Castillo’s attorneys have admonished the trial court for denouncing Gutierrez’s affidavit without holding an evidentiary hearing or getting information from Castillo or Gutierrez, claiming the courts denied their client meaningful consideration on the issue. But the prosecution said the court already had “extensive background” about the affidavit before it officially reached the court, which accounted for the rapid decision to reject it, according to Howard.

Still, Castillo filed a new appeal with claims that the prosecution withheld evidence and presented false or misleading testimony. The court of criminal appeals rejected it on procedural grounds without reviewing the merits of his claims, leaving Castillo’s attorneys to turn to their last shot, Abbott.

In the defense’s letter to the governor Tuesday, Marzullo wrote that her organization has recently discovered new evidence that contradicts the original testimony given at Castillo’s trial — specifically, a video of woman who previously claimed Castillo confessed to her telling police that he had never told her he was the triggerman and a new statement from a man who now says he inaccurately testified that Castillo confessed to him. Marzullo also mentioned a lack of physical evidence connecting Castillo to the murder and the unreliability of testimony from accomplices and jailhouse informants.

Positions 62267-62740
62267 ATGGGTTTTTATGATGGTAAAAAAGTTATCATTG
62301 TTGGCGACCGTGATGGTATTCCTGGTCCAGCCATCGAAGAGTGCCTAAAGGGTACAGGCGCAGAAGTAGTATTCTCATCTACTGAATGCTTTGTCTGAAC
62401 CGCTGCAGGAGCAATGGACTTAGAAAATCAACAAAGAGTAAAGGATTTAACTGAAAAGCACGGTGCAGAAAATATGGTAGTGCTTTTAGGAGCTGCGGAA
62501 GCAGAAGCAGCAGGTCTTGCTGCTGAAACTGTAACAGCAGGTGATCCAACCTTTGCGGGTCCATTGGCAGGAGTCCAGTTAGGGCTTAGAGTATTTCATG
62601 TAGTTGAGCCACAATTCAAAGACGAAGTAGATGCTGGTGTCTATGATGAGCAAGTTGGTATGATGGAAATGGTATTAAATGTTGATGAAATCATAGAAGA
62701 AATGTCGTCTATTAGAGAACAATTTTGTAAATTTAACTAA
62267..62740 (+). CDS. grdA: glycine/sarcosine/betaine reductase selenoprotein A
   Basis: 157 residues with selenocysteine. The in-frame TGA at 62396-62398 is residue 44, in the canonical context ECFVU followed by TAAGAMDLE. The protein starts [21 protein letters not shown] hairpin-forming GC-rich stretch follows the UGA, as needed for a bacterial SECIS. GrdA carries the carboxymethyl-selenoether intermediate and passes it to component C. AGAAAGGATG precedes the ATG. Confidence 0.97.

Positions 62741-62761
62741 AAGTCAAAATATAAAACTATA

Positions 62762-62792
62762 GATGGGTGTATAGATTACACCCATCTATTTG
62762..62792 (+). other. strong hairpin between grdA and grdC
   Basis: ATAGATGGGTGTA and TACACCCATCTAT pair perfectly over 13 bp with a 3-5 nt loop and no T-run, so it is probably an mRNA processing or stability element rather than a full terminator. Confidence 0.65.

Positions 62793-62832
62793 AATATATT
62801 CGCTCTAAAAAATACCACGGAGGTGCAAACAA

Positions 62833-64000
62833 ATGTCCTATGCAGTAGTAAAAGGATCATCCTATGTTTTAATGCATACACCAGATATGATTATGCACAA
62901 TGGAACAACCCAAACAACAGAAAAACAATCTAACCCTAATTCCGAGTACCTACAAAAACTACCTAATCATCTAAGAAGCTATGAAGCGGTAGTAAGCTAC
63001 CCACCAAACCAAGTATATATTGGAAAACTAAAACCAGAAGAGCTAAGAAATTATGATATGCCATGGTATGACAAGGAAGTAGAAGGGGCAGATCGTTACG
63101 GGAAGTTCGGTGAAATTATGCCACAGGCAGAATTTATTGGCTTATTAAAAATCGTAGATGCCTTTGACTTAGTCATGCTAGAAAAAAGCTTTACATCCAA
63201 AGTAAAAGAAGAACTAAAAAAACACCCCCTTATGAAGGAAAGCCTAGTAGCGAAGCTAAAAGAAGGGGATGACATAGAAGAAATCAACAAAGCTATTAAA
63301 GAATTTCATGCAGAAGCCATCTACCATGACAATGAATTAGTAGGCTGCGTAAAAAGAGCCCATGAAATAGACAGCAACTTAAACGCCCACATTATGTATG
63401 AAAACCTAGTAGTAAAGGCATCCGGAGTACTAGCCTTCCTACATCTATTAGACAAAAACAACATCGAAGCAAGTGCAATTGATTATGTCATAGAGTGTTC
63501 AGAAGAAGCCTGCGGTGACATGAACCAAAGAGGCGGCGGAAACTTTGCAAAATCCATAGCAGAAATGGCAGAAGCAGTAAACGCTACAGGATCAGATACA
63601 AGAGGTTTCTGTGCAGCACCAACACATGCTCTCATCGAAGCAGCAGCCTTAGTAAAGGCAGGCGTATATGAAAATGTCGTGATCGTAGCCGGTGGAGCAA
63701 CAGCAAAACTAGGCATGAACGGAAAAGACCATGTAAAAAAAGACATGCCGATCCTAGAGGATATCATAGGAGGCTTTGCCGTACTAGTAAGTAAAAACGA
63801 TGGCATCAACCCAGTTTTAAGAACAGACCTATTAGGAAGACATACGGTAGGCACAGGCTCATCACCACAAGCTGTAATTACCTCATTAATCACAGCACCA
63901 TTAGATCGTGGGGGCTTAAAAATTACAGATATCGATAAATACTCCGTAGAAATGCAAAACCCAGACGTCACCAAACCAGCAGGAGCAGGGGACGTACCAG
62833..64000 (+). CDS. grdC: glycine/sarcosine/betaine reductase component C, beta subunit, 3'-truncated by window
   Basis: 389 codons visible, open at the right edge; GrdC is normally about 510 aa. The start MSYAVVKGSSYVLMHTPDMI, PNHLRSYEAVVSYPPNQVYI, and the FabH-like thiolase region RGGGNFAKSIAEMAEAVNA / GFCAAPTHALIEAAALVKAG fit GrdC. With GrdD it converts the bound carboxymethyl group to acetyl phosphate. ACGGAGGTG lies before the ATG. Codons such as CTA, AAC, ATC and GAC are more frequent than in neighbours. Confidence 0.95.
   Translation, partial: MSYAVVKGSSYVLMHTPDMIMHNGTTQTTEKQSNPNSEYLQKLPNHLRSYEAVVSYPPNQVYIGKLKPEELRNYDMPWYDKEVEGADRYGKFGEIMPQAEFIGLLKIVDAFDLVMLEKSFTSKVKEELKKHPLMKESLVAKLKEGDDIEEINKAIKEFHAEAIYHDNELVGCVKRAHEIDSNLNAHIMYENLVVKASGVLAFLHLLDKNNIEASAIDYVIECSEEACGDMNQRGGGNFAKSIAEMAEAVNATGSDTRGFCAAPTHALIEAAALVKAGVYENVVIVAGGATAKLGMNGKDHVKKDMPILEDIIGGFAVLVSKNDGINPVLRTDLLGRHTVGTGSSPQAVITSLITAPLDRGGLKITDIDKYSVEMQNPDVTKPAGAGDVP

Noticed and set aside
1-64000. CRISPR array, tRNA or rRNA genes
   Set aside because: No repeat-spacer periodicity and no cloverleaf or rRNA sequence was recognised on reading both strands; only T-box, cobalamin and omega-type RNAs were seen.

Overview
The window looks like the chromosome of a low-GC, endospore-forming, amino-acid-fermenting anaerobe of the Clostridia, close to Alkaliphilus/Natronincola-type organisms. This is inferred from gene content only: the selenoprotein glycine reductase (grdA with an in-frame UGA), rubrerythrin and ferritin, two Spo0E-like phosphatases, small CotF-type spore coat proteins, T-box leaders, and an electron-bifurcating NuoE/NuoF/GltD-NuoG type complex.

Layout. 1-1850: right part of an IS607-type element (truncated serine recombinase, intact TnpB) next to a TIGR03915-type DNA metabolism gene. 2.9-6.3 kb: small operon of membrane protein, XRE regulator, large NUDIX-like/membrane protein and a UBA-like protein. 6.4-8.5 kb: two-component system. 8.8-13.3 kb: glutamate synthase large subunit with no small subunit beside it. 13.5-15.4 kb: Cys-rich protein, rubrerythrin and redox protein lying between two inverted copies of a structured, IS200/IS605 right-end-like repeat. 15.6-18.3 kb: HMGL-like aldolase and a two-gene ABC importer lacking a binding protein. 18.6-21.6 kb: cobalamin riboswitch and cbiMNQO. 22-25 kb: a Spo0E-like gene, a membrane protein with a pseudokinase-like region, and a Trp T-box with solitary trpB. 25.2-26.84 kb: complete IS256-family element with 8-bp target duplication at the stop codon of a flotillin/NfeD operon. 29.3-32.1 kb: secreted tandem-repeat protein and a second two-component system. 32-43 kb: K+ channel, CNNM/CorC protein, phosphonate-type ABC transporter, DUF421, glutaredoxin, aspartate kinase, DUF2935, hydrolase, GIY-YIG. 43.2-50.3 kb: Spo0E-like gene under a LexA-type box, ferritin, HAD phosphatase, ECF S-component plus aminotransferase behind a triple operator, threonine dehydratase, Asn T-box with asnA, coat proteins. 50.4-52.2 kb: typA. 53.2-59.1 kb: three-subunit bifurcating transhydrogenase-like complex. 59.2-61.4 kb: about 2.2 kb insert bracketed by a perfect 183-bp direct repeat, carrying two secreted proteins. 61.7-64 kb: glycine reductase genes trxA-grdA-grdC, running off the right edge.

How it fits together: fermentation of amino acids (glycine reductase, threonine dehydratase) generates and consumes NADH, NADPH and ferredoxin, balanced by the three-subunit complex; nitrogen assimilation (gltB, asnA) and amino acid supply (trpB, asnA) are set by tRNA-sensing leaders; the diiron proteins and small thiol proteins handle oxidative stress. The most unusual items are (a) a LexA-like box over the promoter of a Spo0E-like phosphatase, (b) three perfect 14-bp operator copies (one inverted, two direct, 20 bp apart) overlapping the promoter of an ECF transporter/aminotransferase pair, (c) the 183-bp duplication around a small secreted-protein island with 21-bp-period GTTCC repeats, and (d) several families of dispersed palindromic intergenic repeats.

“I am sure that your office is inundated with defense counsel pleas for mercy,” she wrote to the governor. “Yet, this is a request that I do not enter lightly. From the moment of his arrest through clemency, Juan has had a litany of lawyers who did not fully examine serious questions regarding his guilt.”

Abbott usually takes no part in death penalty cases, letting the court’s rulings stand, but he did grant a rare commutation of sentence for Thomas Whitaker earlier this year, stopping his execution minutes before it was set to proceed and changing his sentence to life in prison. But that decision came after an even rarer unanimous decision by the state’s parole board to grant clemency and change Whitaker’s sentence.

On Monday, that parole board unanimously voted to reject Castillo’s clemency petition.

Source: Texas Tribune Blue Left News